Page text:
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Wool market hit by poor consumer demand

News release - Wool market hit by poor consumer demand

New Zealand Wool Services International Ltd reports prices at today’s auction of 14,965 bales of North Island wool, in Napier, saw sharp price reductions, despite a favourable currency factor.

Against a weighted currency indicator, taking into account the percentage of wool exported in the main trading currencies of United States dollars, Australian dollars, sterling and Euro, the New Zealand dollar has dropped 2.8 per cent since the previous sale on 20 November.

In normal circumstances, this would push local prices up, however the world economic situation overrode that influence today, driving prices down.

According to New Zealand Wool Services International, a limited offering of full length 32 and 33 micron hogget fleece proved the only exception to strengthen slightly. Other types on offer dropped dramatically, by between four and nine per cent.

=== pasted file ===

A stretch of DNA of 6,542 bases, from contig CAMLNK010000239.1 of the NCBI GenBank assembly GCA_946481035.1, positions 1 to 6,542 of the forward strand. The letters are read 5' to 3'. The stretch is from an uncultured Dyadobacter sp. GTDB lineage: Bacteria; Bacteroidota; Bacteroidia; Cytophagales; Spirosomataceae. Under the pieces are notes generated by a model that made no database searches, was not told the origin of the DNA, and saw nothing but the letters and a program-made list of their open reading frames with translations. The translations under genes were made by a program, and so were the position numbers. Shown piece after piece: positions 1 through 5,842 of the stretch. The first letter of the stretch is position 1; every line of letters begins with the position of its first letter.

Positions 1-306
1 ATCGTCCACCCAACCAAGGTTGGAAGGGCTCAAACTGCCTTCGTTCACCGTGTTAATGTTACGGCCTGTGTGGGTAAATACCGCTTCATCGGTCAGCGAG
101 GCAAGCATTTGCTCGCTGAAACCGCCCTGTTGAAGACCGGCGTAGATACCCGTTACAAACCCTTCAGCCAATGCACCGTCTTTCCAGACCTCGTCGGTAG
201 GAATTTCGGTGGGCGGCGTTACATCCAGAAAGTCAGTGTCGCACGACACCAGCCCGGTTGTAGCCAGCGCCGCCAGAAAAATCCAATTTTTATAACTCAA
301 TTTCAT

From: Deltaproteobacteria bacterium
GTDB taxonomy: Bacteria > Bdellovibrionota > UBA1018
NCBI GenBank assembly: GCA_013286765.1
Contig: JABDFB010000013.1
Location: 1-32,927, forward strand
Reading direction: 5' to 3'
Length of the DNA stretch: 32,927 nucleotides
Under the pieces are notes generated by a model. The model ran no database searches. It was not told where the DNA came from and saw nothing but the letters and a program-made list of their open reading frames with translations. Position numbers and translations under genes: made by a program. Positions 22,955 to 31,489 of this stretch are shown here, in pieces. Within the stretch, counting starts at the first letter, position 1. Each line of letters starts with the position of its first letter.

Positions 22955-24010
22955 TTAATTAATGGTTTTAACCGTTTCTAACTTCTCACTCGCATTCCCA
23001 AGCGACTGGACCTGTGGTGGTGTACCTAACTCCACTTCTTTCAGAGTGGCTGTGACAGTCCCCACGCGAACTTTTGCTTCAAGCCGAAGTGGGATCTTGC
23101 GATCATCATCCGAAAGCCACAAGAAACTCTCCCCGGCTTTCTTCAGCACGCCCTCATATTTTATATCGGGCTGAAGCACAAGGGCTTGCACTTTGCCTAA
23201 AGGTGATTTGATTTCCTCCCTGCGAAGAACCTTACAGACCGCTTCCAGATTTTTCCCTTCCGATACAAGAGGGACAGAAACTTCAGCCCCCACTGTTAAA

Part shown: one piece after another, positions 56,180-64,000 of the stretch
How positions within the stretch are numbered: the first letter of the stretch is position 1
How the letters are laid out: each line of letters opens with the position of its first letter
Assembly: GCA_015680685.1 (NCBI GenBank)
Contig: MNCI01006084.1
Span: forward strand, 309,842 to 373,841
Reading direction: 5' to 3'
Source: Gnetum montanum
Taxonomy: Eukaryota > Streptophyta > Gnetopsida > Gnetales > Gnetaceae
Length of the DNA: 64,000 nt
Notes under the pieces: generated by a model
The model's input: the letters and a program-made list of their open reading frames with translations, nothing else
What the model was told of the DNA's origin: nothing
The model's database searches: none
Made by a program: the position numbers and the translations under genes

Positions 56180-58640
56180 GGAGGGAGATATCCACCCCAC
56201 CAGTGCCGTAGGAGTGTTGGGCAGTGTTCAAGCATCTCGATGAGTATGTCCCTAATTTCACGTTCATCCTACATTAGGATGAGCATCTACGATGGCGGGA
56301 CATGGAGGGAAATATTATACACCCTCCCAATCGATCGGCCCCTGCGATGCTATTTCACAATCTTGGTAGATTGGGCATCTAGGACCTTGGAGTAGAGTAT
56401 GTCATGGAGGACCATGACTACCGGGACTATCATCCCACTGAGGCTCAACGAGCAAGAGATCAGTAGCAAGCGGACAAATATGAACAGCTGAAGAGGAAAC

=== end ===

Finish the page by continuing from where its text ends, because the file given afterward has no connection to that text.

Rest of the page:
Coarse hogget fleece 3/5 inches and longer were 35 to 5.5 per cent cheaper, with the shorter types only one per cent cheaper

Crossbred fleece and shears 2/4 inches and longer were seven to nine per cent cheaper, with 2/3 inches and shorter three to four per cent cheaper.

Early season first lambs wool reduced in price by 1.5 per cent and all oddments ranged between two and four per cent cheaper.

Main interest at today’s sale came from Australasian carpets mills, China and India, with limited support from Western Europe and the Middle East.

Next week’s sale of South Island wool is on 11 December, in Christchurch, offering a total of 8,300 bales.

New Zealand Wool Services International publishes a detailed weekly report on New Zealand wool auction trends. A summary of this can be viewed at The full report is available by negotiation with the company.


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